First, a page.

A new draft law aimed at settling the status of yeshiva students and their deferments from army service will be brought to the Knesset for a vote next week, even before a final version of the bill has been agreed upon by coalition members, Prime Minister Binyamin Netanyahu said Sunday afternoon.
Speaking at a coalition meeting, Netanyahu said that the bill proposed by a special committee formed at the behest of Defense Minister Avigdor Liberman (Yisrael Beytenu) – which included senior IDF officials and members of the Defense Ministry – would be brought for a preliminary vote in the Knesset next week, despite the lack of an agreement among coalition members over the final version of the bill.
For years, the Israeli government has struggled to resolve the issue of army deferments granted to full-time yeshiva students. Following rulings by the Supreme Court in the 1990s, the government formed the Tal Committee, which ultimately produced the Tal Law, approved by the Knesset in 2002.
The law aimed at resolving the legal issues cited by the Supreme Court, which ruled that the renewable, open-ended draft deferments for yeshiva students constituted discrimination. The Tal Law, originally intended to last five years, included measures encouraging haredi men to enlist in the army or join the job market, without curtailing the deferment program.
The law was struck down by the Supreme Court in 2012, after the Knesset renewed it in 2007.
In 2014, the Knesset approved a modified draft law, imposing limits on the number of deferments issued, capping the system for the first time since the 1970s.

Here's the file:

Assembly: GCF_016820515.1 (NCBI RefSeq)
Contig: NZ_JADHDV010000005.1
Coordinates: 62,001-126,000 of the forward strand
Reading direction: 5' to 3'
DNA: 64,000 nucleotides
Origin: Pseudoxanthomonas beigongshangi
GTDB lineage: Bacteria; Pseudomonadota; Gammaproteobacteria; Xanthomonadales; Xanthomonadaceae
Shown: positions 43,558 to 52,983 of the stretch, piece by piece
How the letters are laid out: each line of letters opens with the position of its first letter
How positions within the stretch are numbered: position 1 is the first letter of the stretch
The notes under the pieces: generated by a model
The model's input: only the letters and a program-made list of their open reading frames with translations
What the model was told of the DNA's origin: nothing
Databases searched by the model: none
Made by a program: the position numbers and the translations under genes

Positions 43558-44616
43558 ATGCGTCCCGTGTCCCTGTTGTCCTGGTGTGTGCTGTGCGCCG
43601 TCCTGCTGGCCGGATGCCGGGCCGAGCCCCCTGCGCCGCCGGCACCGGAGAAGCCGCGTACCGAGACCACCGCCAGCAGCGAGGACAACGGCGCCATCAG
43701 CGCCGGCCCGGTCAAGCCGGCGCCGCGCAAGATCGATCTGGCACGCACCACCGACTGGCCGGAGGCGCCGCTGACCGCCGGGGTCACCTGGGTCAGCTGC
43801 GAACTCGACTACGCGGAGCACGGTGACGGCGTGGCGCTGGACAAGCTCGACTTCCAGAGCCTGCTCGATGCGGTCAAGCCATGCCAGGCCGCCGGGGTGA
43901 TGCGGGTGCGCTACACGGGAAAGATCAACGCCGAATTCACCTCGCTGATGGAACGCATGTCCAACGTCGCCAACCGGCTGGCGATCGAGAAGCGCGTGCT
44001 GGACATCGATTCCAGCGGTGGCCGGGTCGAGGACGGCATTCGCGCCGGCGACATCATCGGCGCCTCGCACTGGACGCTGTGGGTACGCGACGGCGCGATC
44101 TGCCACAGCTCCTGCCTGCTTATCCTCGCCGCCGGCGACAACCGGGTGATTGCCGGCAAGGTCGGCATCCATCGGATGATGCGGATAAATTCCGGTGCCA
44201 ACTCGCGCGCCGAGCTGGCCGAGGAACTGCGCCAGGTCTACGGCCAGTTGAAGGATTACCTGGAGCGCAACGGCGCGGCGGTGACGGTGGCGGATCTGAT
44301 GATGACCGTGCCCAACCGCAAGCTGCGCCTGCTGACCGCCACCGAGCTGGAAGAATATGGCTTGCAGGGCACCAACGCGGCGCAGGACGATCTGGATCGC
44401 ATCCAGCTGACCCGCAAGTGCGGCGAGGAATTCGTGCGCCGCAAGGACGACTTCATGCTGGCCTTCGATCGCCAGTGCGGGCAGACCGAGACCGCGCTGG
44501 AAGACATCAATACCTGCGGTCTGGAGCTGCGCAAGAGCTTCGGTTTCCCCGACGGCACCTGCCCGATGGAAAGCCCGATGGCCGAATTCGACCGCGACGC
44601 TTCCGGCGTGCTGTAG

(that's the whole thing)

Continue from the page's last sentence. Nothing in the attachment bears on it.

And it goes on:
A year later, the new coalition government stripped the draft law of most of the limitations imposed in the 2014 version. In 2017, however, the Supreme Court struck down the 2015 amendments, giving the government one year to pass a replacement.
This March, haredi coalition members pressured the government to pass a proposal which would circumvent the Supreme Court, enabling the 2015 amendments to be retained despite the court’s ruling. Opposition from Liberman’s Yisrael Beytenu party, however, torpedoed the effort.
Now, a plan being advanced by Liberman would largely retain the deferments program, while increasing punishments for draft dodgers, benefits for draftees, and imposing economic sanctions on yeshivas whose student bodies do not meet induction goals set by the government.
Haredi lawmakers have objected to the proposal, and vowed Sunday to vote against the bill next week.
According to a report by Kikar Hashabbat, Interior Minister Aryeh Deri (Shas), Deputy Health Minister Yaakov Litzman (United Torah Judaism), and MK Moshe Gafni (UTJ) informed the Prime Minister of their plans to vote against the bill.
To counterbalance opposition from the haredi parties, the coalition is lobbying members of the Yesh Atid party, which is not a member of the government, to vote in favor of the bill.
During Sunday’s meeting, Netanyahu told coalition faction leaders that the final version of the bill would be decided upon only after next week’s preliminary vote.
“After the preliminary vote, there will be discussions between all coalition members in order to reach a comprehensive agreement ahead of the second and third votes.”